I normally wouldn’t devote much thought, let alone an entire blog entry, to a xenophobic troglodyte like Ann Coulter, but was inspired after watching the World Cup yesterday. This is a response to her shoddily written article about Fútbol (soccer) that created quite a stir on social media last week.
Before I address Coulter’s article, I would like to infuse some media literacy and survey her mindset.
Coulter knows her audience (market). She operates much like Fox “News”, appealing to a certain narrow-minded and largely intolerant demographic. Interestingly, most Fox “News” viewers do not realize (or simply ignore) that the same company broadcasting television series like Glee also owns Fox “News” (not exactly congruent as both appeal to difference audiences). Then there is the foreign ownership: Rupert Murdock is not American and the second-largest holder of voting stock in the company is Saudi Prince Al-Waleed bin Talal (yes, a brown skinned Arab owns stock in Fox “News”). Some may say that MSNBC is the Progressive equivalent, but there are noticeable differences. First of all, MSNBC has at least one conservative voice (Joe Scarborough). Second, whenever you watch an MSNBC program, they provide substantiation: watch a segment of Rachel Maddow and she isn’t merely speaking, she provides sources (often using visuals). Coulter and Fox “News” just tell their audience what they want to hear; they are essentially pushing a product. This mindset creates an assortment of perils, the most notable being the loss of apt discourse. What we have now are Conservatives who immediately reject any idea (like climate change) that bears any semblance to something progressive or scientific (often referred to as ‘elite’) regardless of how sound or how much evidence has been provided.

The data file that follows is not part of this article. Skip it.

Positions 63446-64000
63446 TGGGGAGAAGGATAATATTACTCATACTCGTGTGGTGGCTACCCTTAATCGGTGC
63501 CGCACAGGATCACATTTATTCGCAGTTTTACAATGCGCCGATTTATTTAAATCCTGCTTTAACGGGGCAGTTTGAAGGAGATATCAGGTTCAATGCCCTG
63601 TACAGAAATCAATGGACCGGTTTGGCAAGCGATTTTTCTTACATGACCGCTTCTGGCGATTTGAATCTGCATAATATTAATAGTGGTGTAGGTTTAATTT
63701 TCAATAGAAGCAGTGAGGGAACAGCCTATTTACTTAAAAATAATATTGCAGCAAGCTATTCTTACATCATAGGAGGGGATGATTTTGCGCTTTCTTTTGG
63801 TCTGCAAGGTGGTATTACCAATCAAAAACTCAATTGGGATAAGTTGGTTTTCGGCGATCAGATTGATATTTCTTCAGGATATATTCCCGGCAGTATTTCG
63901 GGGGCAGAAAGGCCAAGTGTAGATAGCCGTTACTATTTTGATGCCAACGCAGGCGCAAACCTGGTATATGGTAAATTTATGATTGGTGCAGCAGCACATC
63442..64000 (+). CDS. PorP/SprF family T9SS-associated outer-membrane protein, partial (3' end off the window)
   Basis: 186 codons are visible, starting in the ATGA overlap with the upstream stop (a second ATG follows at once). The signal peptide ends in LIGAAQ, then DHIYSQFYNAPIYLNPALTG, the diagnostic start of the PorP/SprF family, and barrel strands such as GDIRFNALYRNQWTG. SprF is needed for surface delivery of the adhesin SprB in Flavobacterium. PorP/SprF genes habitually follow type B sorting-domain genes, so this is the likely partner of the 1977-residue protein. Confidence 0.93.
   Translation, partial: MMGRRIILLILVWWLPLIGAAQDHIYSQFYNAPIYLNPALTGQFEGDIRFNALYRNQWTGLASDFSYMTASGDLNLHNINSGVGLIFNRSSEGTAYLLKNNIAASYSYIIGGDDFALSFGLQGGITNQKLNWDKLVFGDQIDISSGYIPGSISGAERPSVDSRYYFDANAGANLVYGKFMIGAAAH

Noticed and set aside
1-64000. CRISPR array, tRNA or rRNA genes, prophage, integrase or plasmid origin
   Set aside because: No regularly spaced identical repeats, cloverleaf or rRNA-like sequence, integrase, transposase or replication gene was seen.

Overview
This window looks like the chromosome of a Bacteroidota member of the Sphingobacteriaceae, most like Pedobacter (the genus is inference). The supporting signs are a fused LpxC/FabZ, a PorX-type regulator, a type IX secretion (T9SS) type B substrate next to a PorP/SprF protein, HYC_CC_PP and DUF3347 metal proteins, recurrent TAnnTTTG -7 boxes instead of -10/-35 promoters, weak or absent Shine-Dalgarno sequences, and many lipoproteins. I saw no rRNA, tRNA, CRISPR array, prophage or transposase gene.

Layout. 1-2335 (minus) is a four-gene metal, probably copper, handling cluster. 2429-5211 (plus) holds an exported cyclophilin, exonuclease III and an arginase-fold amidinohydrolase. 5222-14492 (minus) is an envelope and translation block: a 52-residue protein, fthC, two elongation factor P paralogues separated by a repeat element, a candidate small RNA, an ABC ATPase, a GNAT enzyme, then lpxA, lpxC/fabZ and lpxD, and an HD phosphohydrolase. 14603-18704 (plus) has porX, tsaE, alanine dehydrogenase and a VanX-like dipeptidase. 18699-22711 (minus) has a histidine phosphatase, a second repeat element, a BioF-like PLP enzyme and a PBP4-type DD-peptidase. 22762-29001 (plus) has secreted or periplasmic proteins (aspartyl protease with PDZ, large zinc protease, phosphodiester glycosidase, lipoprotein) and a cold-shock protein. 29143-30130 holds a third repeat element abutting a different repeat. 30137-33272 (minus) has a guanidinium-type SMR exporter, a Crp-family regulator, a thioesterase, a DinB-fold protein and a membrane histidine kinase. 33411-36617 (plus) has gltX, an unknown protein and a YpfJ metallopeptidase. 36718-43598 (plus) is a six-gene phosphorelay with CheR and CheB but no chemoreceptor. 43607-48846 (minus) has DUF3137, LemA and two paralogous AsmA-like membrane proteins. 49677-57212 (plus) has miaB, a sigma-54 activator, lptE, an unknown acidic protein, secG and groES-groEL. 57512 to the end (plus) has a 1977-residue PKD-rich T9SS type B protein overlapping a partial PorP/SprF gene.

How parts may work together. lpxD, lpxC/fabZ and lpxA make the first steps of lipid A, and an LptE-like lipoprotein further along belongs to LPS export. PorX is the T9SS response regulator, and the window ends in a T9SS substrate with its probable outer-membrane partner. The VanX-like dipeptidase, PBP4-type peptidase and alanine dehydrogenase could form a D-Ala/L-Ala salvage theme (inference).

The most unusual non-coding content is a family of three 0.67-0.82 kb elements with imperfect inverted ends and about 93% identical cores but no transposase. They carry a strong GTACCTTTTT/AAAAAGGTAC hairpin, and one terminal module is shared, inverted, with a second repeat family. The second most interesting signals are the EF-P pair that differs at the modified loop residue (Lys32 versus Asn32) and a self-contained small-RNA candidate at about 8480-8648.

As I was watching Brazil play against Chile, in between the infinite cycle of big company logos being flashed on the field monitors, I took notice of a message that conveyed #stopracism. Coulter came to mind because I remember reading one headline regarding how she grumbled about the game being foreign. Out of morbid curiosity I read her article.